To deserve publication, a manuscript needs two special qualities. First, it must be unique. Personal experiences fit, but not all writing. If I wrote about the evil effects of drugs, that’s not unique.

Second, the manuscript must be universal. That is, it has to appeal to a wide range of readers. Again, using the subject of drugs, suppose I wrote about the underlying need of people who succumb to the lure of drugs. Or I tell the account of someone once addicted and how that person was freed.

Does your manuscript fit the unique plus universal appeal?

Friday, March 4, 2016

Questions from Readers

Touching lives or making money? Which matters more? That’s Janet Ann Collins’ question.

Her question assumes those are the two top priorities for writing. Perhaps I’d like to make money with my writing, and I truly want to influence others and, in the process, enrich their lives. Do I need to quantify?

However, for me, the major motive in writing is that it’s something I must do. Name it compulsion. Calling. Ministry. Vocation. If I made no money, I’d still write. If I never received feedback that my words encouraged others, I’d still do it.

Some people boast that they care only about the dollars they bring in, but that may be misleading. If their writings didn’t affect people, likely they wouldn’t continue. Touching lives may be to entertain, inform, or challenge thinking. To continue to sell successfully, we have to impact readers in some measure.

This leads me to say my motive is primary. I’ve never focused on either influencing or making money. Like Nike urges us, I just do it.

I know writers who rarely sell anything and say they’re more interested in changing lives than making money. We don’t influence readers unless we sell our work. And too often authors won’t work hard enough to learn or pay someone who can help them learn.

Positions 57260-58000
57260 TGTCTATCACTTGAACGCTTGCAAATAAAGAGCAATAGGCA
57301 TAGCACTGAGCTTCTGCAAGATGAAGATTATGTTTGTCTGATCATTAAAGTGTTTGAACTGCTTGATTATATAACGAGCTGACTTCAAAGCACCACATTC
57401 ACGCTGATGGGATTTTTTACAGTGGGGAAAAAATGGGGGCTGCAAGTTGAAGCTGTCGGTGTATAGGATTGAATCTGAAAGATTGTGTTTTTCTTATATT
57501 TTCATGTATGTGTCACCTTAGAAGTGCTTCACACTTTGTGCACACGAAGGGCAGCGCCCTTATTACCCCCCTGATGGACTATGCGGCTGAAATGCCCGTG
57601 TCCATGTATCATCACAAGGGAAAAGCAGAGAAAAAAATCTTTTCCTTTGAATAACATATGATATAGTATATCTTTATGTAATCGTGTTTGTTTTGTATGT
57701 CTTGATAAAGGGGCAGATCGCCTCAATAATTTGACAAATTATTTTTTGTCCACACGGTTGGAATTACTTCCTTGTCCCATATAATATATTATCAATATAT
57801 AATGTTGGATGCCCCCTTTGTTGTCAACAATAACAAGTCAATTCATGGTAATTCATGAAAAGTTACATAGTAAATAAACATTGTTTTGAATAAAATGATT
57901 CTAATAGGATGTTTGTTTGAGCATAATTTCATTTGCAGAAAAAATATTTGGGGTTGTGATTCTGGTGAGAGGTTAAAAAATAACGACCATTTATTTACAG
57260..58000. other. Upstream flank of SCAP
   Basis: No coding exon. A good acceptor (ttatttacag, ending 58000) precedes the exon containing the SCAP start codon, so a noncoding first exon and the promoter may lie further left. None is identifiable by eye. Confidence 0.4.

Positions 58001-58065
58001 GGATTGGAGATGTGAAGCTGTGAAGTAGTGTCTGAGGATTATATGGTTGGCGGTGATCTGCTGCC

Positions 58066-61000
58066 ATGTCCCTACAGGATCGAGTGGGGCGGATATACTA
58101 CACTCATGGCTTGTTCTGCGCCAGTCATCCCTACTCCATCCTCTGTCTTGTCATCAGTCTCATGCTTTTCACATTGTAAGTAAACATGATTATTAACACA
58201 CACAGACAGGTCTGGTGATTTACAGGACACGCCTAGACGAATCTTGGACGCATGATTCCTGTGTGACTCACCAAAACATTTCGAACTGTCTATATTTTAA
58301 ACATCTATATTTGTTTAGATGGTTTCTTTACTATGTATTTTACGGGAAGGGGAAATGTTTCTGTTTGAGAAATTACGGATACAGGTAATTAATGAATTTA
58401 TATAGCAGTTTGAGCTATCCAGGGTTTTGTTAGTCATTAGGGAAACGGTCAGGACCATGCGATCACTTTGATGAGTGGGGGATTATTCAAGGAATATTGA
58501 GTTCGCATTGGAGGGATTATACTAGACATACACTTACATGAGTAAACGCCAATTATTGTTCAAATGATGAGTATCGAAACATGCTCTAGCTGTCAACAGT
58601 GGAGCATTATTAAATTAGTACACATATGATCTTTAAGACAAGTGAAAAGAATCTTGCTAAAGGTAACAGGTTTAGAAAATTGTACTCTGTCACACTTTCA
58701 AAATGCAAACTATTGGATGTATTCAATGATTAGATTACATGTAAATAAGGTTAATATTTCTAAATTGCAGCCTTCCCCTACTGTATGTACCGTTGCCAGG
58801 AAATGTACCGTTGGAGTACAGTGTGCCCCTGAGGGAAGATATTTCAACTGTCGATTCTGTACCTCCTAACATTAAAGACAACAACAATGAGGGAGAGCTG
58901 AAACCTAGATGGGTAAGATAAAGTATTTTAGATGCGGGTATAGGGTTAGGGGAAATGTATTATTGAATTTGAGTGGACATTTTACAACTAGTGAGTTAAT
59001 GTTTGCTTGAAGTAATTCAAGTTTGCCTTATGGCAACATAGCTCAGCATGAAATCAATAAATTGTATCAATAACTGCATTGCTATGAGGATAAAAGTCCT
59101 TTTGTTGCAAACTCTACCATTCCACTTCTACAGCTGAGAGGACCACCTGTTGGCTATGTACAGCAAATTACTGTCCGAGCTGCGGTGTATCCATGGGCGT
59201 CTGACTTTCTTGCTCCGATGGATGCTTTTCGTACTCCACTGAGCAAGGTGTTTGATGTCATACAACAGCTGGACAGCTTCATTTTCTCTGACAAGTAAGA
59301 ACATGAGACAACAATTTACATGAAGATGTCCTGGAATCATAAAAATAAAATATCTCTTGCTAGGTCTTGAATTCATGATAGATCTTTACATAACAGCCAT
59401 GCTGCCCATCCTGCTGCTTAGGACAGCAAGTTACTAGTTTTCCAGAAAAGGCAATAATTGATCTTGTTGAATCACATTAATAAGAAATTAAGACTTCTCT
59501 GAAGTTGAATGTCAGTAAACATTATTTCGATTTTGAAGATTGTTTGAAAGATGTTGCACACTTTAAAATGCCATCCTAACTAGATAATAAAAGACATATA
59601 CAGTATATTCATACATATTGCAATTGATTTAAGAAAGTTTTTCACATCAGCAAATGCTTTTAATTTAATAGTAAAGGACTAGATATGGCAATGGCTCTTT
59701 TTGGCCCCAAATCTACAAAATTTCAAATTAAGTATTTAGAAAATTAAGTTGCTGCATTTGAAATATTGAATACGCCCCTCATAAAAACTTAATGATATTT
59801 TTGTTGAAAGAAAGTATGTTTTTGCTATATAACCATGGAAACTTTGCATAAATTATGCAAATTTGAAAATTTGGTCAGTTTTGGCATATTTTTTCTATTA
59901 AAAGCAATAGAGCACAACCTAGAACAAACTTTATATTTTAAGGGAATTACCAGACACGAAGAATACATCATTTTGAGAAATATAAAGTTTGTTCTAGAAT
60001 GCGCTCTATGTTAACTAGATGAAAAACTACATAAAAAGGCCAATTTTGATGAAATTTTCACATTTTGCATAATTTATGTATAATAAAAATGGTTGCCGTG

Some give away their writing on blogs or nonpaying magazines and the more honest ones will say, “Because I can’t sell them.”

It must be frustrating to write, write, write, and have few sales. I’m convinced that if we have the right message and communicate it well, eventually we’ll sell our material and we’ll change lives.

Thus if we sell our manuscripts, we actually do both.

Tuesday, March 1, 2016

Four Viewpoints (Part 17 of 17)

Here are my concluding words of advice about POV.

1. Use first person if you want the entire book to have a limited, personal, and individual perspective.

2. If you want high reader identification with your character, first person is a good choice. Or go with limited third person.

3. If you want to describe your character from the outside, where you tell us "she thought" or "he said," limited third person works well.

4. If you want to experiment and can justify it, choose second person as a modified first person.

5. If you want perspective so readers can glimpse the attitude and feelings of several characters and grasp the plot from different outlooks or perceptions, the omniscient or unlimited third person might work for you.

If you're unsure, write a page or two in each POV. As you look at them and compare what you want to accomplish, ask yourself, "Which of these POVs would be the most satisfying to me?"

You have to decide the POV that works best for you.